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the pathetic caverns - music by artist - Cry Baby Cry

eclectic reviews and opinions

Cry Baby Cry

Jesus Loves Stacey

(Dischord/Skoda, 2001)

Listening to Cry Baby Cry's back-from-tour set at the Black Cat recently, I found myself ticking off the things that make the band magic, and running out of fingers. There's James' voice, which is a flexible, mutating weapon: he goes from a full-throated scream to a well-pitched falsetto to straight singing and back, sometimes in the space of a few bars. There's Kathy's voice, mostly, though not always, smoother and prettier, and so complementary it almost hurts. The voices are melded in some choice harmony arrangements. There's Drew's bass playing: solid, propulsive, and not cluttered by too many notes. There's Jenn's drumming, which is energetic, dynamic, and creative. We can't leave out guitars, either: James and Kathy have big slabs of tone, a little dirty, a little edgy, mixing spidery single-note-runs, great crashing chords and blissful noise freakouts. More subtle, but definitely there: sometimes when you see an act, it's just four or five people on a stage playing together, sometimes, when the people seem to be thinking with one mind, it's really a band -- more than the sum of the parts, even when the parts sum up nicely by themselves. And that definitely applies here. Then there's just the sheer "WHOMP" of it all -- this is a take-no-prisoners outfit. At least they are when they want to be; because they can also quiet down for delicate, achingly beautiful moments.

Here's a thing, though: I see too many bands, even with great gear and chops, that don't have compelling material. Or that have one or two strong songs, and recycle them. Or fill out the set with a bunch of lesser material. Or stretch out their best songs so they add up to a standard set time, but drag a little. You know the drill.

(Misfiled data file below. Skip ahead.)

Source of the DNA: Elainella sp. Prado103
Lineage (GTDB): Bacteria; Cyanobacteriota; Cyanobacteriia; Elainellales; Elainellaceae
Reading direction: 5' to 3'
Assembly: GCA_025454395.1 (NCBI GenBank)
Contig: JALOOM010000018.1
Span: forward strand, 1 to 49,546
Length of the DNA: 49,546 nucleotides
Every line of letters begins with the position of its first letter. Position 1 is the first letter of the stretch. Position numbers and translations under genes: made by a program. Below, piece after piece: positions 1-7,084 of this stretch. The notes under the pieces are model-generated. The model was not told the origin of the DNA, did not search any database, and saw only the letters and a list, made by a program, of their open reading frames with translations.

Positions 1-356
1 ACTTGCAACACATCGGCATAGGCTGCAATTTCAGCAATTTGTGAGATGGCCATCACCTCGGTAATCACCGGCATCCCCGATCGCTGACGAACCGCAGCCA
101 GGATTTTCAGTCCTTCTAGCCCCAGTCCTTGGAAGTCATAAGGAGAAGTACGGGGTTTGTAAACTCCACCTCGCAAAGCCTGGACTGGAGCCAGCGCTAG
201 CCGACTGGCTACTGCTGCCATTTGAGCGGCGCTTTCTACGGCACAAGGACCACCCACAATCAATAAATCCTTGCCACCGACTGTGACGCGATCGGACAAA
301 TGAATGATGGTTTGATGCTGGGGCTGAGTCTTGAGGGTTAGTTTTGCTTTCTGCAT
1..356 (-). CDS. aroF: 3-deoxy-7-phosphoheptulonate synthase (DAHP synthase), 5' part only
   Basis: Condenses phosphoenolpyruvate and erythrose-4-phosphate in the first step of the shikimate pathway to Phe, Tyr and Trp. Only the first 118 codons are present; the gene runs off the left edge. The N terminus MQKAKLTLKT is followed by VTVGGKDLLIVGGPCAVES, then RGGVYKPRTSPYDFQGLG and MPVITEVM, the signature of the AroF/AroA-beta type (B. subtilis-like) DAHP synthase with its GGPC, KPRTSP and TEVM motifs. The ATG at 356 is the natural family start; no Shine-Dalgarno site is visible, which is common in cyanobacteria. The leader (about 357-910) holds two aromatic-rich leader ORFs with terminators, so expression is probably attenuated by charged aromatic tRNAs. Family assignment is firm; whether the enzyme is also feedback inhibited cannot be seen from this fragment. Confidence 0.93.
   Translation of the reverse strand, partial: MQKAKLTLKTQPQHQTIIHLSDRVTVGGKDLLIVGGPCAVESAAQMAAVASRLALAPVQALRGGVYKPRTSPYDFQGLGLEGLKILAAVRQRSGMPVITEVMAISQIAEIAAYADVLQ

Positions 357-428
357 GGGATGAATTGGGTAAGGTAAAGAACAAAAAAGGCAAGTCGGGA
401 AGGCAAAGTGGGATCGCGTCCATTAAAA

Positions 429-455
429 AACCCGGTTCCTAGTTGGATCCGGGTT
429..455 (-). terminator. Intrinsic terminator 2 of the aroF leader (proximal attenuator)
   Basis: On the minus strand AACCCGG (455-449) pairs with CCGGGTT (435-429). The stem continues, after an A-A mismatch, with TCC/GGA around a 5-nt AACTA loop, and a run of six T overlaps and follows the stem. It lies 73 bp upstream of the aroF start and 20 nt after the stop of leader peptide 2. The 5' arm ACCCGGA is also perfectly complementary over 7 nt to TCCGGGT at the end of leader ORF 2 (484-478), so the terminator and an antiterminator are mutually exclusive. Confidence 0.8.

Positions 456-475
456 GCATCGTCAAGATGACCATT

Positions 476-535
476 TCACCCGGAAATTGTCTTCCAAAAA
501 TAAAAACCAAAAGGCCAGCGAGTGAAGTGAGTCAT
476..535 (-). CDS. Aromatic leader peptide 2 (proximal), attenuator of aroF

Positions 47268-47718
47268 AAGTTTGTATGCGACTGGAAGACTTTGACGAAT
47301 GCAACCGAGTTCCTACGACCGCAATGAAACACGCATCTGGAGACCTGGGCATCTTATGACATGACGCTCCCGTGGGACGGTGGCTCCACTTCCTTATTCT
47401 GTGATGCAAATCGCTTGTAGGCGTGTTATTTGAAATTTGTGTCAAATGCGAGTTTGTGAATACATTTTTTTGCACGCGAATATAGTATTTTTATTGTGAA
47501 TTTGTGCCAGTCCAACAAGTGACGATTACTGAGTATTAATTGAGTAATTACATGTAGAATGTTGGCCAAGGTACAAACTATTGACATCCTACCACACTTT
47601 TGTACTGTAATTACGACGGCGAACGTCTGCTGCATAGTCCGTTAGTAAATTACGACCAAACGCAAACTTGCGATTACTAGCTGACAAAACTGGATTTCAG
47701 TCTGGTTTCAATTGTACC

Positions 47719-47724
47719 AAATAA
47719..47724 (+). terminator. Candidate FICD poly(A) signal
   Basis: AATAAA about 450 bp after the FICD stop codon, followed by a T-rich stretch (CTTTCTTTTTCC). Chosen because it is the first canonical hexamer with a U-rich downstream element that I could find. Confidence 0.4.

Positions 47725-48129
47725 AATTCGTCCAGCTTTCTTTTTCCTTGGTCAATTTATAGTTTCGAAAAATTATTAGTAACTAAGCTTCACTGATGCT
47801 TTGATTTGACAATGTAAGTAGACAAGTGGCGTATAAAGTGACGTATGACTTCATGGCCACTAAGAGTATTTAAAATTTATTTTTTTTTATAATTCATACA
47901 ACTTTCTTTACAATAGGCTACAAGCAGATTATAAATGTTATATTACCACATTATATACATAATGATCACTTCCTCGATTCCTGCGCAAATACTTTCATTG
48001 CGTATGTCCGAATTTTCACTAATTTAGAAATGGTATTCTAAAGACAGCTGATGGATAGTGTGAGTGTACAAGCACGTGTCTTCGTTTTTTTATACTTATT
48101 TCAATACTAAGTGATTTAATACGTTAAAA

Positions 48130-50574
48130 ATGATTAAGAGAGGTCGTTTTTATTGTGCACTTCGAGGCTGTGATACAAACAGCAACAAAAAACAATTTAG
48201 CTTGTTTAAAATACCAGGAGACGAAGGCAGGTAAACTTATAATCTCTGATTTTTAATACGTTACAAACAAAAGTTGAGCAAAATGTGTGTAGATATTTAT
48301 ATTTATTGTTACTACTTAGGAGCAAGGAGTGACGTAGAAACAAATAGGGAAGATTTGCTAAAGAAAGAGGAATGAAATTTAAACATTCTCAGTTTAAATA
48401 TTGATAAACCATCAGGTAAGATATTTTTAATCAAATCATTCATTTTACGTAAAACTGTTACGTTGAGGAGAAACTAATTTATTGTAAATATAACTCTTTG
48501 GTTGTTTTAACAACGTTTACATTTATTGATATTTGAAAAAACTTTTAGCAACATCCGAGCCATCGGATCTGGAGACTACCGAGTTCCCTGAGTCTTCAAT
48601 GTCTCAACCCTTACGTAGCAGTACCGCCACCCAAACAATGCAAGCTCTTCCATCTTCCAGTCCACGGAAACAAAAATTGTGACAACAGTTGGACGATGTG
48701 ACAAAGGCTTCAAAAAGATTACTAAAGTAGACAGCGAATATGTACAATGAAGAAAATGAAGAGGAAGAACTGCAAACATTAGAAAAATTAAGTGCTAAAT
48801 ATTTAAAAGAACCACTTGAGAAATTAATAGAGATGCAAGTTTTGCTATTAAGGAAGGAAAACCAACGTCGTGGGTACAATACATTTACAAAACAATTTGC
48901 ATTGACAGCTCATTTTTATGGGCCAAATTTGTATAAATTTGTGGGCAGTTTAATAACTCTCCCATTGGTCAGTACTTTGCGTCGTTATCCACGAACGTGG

So the reason I run out of fingers is that I count the really good songs, too, and Cry Baby Cry honestly have a set's worth of ace tunes. It's hard to find a weak link. It's punk, kinda, but it grooves like punk seldom does, and the ghost of classic British invasion -- the Kinks, especially, and, yeah, damnit, the Beatles, is shot all through it. And there's a good helping of something wilder, like the loud feedbacky side of Yo La Tengo.

It's not like I'm pretending to be super objective here: Cry Baby Cry have been one of my favorite local acts, for a while, and this album (and Fugazi's, if you count them as "local") was the local release I was most eagerly anticipating in 2001. I was also a little worried by some of the things I heard about it before I heard it myself: Gee, what if it sucked? But all the virtues of CBC live -- and more -- are happily on display on Jesus Loves Stacey, the band's first full-length release. Okay, it's not quite as in-your-face as their performance, but it's still pretty ballsy. And it's not my favorite local release this year, it's the best record I heard this year, period; it's even better than I hoped it would be.

One big reason for that is that you can finally hear (and read) all the words. Often that can spoil a record for me if I'm not careful, but Cry Baby Cry prove to be unfailingly smart. A song like the title track, sung in the persona of Jesus, could easily be an epic disaster -- even Sting doesn't get that pretentious often. But thanks to sharp couplets like "Oh Stace I also brought you some mace/If you ever need to use it shoot for eyes or the face," it's just epic, not disastrous.

The other major reason is that Cry Baby Cry did basic tracks for this album in a couple of local studios, but finished most of it "at home." That meant that they were able to do a lot of their recording without worrying about the studio bill. If you're audio freak, you might hear some sonic things you don't like as a result of that, and I do, a little, but mostly, what you hear is a creative band that had freedom to experiment with making the recorded arrangements much more expansive than they could be live. That's actually what alarmed me when I heard it, because often that can mean a bunch of goofy crap that detracts from the core of the song, makes it rock less, and/or muddies up the mix -- but CBC's judgment of when and how to add sonic extras proves to be almost as mature as their songwriting talent.

I guess not everyone will love this record the way I do -- it's too varied, and too complex for a lot of people, probably. But if you've sought out pathetic caverns, you're a little special, you're more involved in seeking out new things to hear, more adventurous about what you listen to. And if I still had a job, I'd be sorely tempted to offer a money back guarantee -- if you don't think Jesus Loves Stacey is worth the purchase price, I'd refund your money. Unfortunatley, I got no job and I'm broke, so no deal. But you should check this record out anyway.

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